Mountaintop Removal: Stripping Kentucky's Beauty Essay

1510 Words 7 Pages
What Regulations? Mountaintop removal (MTR) is a form of strip mining in which explosives are used to blast off the tops of mountains in order to reach the coal seams that lie underneath. This is a much quicker and easier process of mining that takes less manpower and time. Even though this process of using explosives seems to be the better option, the by-products from the explosives are so harmful that they should not be ignored. It is said to be the “most ruthless” method to mine coal as inexpensively and swiftly as possible. Though a minimal amount of rules and regulations regarding mountaintop removal exist, they are seldomly applied. An article in On Earth Magazine, by Erik Fleece, goes as far as calling this process an …show more content…
The valleys are filled with waste and rubble that leak into the ground and affect the streams. Once the coal is removed, it needs to be cleaned and processed. The waste from the process, which is a thick black sludge, is then stored in makeshift reservoirs in nearby valleys or abandoned underground mines, which often times leak into the water supply. And finally, the mining companies are supposed to reclaim the land that they have destroyed. This means that the land they used for mining has to return to its original natural look and shape, but the mountain that was once there is not there anymore and broad, plateau-like mesas remain.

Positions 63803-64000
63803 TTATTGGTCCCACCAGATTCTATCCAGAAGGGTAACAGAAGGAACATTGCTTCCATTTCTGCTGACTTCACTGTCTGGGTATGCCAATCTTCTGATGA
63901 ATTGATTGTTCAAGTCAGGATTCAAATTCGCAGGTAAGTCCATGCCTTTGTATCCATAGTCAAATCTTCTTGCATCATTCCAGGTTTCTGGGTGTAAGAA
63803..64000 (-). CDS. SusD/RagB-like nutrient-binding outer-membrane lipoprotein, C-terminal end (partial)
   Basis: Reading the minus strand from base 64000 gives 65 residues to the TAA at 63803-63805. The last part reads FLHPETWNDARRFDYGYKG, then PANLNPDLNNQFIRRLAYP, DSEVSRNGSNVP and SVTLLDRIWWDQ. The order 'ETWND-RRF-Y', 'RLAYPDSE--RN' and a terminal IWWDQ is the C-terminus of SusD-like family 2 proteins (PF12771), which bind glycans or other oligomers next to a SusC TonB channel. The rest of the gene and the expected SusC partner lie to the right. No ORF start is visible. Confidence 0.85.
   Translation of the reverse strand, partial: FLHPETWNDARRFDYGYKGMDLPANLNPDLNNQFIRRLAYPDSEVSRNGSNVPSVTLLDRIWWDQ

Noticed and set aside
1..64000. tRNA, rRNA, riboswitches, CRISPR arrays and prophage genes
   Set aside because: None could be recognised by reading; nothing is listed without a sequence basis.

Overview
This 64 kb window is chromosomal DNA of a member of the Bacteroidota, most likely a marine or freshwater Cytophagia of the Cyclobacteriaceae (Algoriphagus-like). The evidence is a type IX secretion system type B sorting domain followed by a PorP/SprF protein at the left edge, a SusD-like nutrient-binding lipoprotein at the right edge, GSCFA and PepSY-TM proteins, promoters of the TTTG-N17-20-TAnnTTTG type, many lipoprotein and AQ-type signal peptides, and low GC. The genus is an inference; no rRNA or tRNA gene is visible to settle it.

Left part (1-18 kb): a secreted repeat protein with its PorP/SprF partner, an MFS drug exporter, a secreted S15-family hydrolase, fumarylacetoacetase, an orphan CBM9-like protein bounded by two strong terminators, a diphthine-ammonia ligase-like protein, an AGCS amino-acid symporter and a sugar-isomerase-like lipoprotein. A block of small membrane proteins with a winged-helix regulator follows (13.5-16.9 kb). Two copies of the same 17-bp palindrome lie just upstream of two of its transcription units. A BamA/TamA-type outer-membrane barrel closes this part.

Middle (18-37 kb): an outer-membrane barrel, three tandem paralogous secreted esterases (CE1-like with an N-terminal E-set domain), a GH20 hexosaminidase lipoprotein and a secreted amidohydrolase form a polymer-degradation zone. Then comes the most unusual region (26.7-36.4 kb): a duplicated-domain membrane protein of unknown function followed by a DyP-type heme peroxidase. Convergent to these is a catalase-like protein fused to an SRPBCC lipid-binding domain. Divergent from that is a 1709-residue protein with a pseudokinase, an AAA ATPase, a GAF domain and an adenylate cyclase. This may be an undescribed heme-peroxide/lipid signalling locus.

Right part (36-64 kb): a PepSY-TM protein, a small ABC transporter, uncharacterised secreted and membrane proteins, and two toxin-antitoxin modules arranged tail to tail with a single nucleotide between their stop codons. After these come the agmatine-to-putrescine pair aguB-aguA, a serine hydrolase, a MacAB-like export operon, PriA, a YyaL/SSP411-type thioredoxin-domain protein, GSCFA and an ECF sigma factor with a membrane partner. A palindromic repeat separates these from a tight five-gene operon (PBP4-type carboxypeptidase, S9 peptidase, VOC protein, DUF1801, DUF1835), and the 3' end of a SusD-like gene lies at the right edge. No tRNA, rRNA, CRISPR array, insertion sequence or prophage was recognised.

This process of mountaintop removal is harming people, animals, and ecosystems all together. There are several health issues that are linked to MTR and its process. Coal contains toxins, and according to the Environmental Protection Agency, “in addition to the more than 2000 miles of streams buried by valley fills, thousands more miles have been contaminated with sediment, heavy metals, and acid mine drainage, a toxic orange syrup that kills everything in its path. And these are headwaters, so their contamination affects all life downstream.” The streams that flow through cities and suburbs are filled with chemical by products. The locals who live around these plants cannot use their own water in their house, let alone drink it. For example, in Letcher County, Kentucky, children suffered

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